‘Don’t Dis my Ability' - Salute to persons with intellectual disability

June 28, 2017
In this 2013 photo, Corey Cummings play his guitar during an event at the Randolph Lopez School of Hope at Golding Avenue in Kingston.

Yes, peeps, we're in the school graduation season. Children are graduating from high school, primary school, prep school, basic school, and kindergarten. I kid you not! Look here nuh, I saw a little girl just yesterday looking like about five or six years old, dressed in a beautiful wedding-looking white dress, heading to her 'graduation' ceremony.

So all baby a graduate from daycare!

Talking about graduation, I had a heart-warming and stirring experience last week that I just have to share. I had the pleasure and privilege of being guest speaker at the graduation exhibition of works by students of the Randolph Lopez School of Hope [Skills Department].

Friends, I was totally blown away by the experience. I was moved to tears by the amazing works created by the students and I was inspired by the positive and indomitable spirit that they displayed.




The exhibition was aptly titled 'Don't Dis My Ability' and featured a variety of exceptional works created by the students, some with mild and some with extreme forms of intellectual disabilities.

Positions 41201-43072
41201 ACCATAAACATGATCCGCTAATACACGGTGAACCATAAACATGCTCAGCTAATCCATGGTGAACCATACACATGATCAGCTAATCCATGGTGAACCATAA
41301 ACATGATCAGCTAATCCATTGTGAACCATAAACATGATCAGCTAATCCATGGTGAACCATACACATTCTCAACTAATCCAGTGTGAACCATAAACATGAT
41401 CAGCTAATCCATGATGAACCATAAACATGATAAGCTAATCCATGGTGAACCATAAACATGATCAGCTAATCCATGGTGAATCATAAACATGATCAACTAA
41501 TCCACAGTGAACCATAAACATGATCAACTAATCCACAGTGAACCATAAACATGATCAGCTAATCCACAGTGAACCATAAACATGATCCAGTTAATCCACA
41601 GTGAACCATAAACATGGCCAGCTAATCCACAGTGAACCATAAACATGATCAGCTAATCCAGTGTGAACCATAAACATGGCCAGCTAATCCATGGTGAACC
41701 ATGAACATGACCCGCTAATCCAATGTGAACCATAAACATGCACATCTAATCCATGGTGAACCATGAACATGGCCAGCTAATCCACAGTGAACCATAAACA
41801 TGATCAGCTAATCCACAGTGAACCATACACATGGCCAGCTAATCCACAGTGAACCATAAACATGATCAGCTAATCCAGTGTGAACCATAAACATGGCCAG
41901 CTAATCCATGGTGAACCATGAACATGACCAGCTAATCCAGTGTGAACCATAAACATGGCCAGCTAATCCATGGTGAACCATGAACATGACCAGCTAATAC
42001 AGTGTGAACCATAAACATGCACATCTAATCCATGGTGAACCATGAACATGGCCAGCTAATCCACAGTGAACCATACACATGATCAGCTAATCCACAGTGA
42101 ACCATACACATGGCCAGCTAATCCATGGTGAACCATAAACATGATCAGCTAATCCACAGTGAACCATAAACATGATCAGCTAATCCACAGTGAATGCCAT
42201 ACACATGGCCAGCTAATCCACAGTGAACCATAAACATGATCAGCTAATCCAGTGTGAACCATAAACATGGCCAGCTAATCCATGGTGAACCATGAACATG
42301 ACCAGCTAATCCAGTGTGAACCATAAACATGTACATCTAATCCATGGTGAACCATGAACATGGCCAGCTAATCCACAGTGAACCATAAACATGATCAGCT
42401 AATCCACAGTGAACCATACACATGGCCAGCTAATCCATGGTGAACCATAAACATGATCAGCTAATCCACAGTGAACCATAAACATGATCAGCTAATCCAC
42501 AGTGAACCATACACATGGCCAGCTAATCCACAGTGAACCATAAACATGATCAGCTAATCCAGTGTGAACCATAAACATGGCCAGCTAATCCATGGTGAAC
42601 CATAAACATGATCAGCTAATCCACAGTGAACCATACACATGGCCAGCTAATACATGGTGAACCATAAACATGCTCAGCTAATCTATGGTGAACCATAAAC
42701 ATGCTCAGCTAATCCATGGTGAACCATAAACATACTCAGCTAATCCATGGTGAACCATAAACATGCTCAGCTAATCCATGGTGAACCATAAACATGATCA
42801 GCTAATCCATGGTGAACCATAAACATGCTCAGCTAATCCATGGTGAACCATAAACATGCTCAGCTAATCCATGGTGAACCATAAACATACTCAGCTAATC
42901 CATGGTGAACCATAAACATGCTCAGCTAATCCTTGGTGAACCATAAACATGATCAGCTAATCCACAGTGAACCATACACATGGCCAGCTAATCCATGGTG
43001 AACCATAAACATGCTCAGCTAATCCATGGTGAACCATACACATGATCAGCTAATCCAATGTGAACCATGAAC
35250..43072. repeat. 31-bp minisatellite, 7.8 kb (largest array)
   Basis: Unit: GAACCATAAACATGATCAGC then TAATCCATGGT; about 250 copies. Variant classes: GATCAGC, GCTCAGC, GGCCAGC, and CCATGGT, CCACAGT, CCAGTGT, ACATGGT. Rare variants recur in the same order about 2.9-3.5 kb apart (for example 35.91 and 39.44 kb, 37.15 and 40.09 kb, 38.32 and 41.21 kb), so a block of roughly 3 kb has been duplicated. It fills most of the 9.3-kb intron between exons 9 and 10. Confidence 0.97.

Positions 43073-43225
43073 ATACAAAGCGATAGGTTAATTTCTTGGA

The high-quality works ranged from painting, drawings, screen-printing, woodwork and jewel-craft, and was a striking demonstration of why we should celebrate people's gifts and abilities and focus less attention on their peculiar challenges and disabilities.

The school, formerly known as the School of Hope and the School for the Mentally Handicapped, was established in 1956 by Randolph Lopez - a parent who pioneered the provision of services for children with intellectual disabilities and founded the Jamaican Association for Mentally Handicapped Children in 1955.

It is currently the largest and oldest school serving children with intellectual disabilities in Jamaica and the English-speaking Caribbean.

The dynamic and dedicated staff at the school are doing are excellent moulding and motivating the students to be the best that they can be, especially in a Jamaica where people tend to be generally callous, unkind and impatient with those who have special needs. And the students are an absolute joy!

I was particularly struck by Andre Francis and Chezell Morgan. Andre is an outstanding artist, and I know that his brilliant work will take him places. Chezell, who creates beautiful jewellery and delivered an excellent vote of thanks at the event, is a spirited young lady who, despite her challenges, has ambitions of being a nurse.

Andre and Chezell exemplify the words of Proverbs 18 verse 16 that says a man's gifts make room for him. I have no doubt that they are destined for greatness.


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